Canon’s announcement today about the Canon EOS R5 is making me believe that they could let down photographers.
Before I go into this, know that I’m not at all saying the Canon EOS R5 could be a bad camera. I’m saying that the Canon EOS R5 might not be what a photographer would want or need. From what we know and from the information that we’ve been told, the Canon EOS R5 might not even be for photographers. Canon is only releasing more of the video specs thus far. When they were asked by US Press about more features for photographers, Canon simply told us they’re not disclosing that information yet. At the end of the briefing, it lead me to believe the Canon EOS R5 might not even be a camera for photographers, but for video shooters instead.
The New Canon EOS R5 Details Released Today
Here are my notes from the meeting:
First Canon camera with IBIS
Dual Card Slots
Seamless movie integration with Canon’s other Movie Making products
8K video to 29.97 30p full widths of the imaging sensor
4:2:2 10 bit with Canon log Or HDRPQ
Dual Pixel CMOS AF is available in all modes and video recording internally
4K video at 120fps
4:2:2 10 bit h.265 or HDRPQ. Non-cropped
The internal and external recording is available
8K video RAW video up to 30 internally
IBIS will have 5 axis to be combined with the lens IS too
1CF express and 1 SD UHS II
No word on resolution yet for the sensor
There are ports for video: don’t have it in specs
Menu system has had changes
Canon held a press announcement webinar today, but this is all the information that the US Press got beforehand. To me, it’s quite puzzling.
Could the Canon EOS R5 Not Be for Photographers First?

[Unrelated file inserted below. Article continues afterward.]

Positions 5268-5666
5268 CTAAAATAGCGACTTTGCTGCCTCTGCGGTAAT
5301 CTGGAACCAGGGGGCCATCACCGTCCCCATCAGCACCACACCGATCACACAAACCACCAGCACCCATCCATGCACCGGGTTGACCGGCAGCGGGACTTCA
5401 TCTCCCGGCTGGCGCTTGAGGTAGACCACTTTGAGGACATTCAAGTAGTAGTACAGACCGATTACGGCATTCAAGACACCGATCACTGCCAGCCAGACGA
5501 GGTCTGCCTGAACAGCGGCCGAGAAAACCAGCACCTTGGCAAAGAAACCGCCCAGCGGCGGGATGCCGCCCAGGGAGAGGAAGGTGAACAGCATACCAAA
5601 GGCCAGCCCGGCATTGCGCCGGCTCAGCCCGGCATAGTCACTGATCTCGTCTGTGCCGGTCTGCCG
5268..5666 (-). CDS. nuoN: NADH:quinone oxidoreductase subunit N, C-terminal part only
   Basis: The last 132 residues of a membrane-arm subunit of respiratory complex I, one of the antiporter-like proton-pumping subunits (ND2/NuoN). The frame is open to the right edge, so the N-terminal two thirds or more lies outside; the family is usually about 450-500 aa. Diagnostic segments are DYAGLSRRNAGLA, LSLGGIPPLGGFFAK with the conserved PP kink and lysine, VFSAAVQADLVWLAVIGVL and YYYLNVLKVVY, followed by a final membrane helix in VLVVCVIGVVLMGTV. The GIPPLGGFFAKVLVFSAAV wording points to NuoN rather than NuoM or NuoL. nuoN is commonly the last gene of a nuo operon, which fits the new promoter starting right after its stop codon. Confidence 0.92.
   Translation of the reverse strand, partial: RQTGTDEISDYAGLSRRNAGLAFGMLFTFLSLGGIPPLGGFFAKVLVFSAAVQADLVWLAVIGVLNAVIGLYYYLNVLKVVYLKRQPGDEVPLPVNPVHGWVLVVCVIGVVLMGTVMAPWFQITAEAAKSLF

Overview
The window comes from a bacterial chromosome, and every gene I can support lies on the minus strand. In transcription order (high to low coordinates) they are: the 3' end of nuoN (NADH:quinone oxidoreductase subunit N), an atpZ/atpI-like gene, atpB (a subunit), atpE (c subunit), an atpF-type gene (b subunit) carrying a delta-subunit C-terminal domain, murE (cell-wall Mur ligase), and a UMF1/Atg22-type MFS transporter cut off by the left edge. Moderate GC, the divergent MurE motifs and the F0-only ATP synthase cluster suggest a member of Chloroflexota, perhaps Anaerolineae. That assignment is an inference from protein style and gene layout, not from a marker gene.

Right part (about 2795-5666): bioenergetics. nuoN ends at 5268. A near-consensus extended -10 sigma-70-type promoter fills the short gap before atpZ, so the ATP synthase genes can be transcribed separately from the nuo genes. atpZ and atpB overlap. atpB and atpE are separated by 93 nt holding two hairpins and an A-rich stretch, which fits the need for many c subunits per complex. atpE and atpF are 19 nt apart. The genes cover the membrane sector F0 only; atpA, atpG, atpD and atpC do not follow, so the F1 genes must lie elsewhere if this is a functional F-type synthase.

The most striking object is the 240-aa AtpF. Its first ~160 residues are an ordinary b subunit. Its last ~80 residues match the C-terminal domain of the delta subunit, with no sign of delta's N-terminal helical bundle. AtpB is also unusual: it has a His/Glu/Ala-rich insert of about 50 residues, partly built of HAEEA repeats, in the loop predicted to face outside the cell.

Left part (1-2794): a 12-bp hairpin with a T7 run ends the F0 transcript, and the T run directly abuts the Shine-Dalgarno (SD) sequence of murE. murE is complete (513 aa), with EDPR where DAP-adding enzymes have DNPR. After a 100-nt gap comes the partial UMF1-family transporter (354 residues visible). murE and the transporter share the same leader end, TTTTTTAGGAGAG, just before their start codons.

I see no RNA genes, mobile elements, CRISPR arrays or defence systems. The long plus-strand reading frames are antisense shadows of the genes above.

A while back, we talked about how this could be the Canon 5D of the EOS R series. Lots of other publications agreed and created their own pieces around this too. But, given everything that we’ve gotten so far, we’re a bit suspicious. We believe the camera might not be mainly for photographers, but instead for video shooters first and photographers second. In our original announcement of the camera, we were told that it would shoot 8K video, 20 fps stills, and have two card slots. But that’s all we have that even remotely hints at it for still shooting. However, there’s a vital part of the press release that gives us hope:
“Canon’s EOS R5, the first of the next generation of full-frame mirrorless cameras planned for EOS R System, will include a newly developed CMOS sensor. The new sensor will enable enhanced features such as high-speed continuous shooting up to approximately 20 frames-per-second (FPS) when using the silent shutter and up to approximately 12 FPS when using the mechanical shutter –A feature professional sports and wildlife photographers will find to be extremely impactful on their ability to capture fast-moving subjects. “
So then why would Canon continue to only give us video specs and nothing in regards to photo? It could be that Canon sees the future is all about video first and stills second. In the same way the Canon 5D Mk II changed the industry and made lots of video shooters begin using DSLRs, the Canon EOS R5 could be a video camera that makes photographers start shooting on a camera built for movie making first. The more questions I asked in the press meeting, the more suspicious I grew. We were told something along the lines that one can imagine it would have all the ports that someone needs for video. So, what does this mean for the industry?
- There could be a more significant emphasis on LED lighting that’s portable and affordable vs. strobes.
- It has to have at least a 33MP sensor.
- Expect other ports to be in the camera.
I really hope I’m wrong and that Canon has found a way to push photography further. The still image can be a million times more effective than a movie clip or a frame in the hands of the right photographer.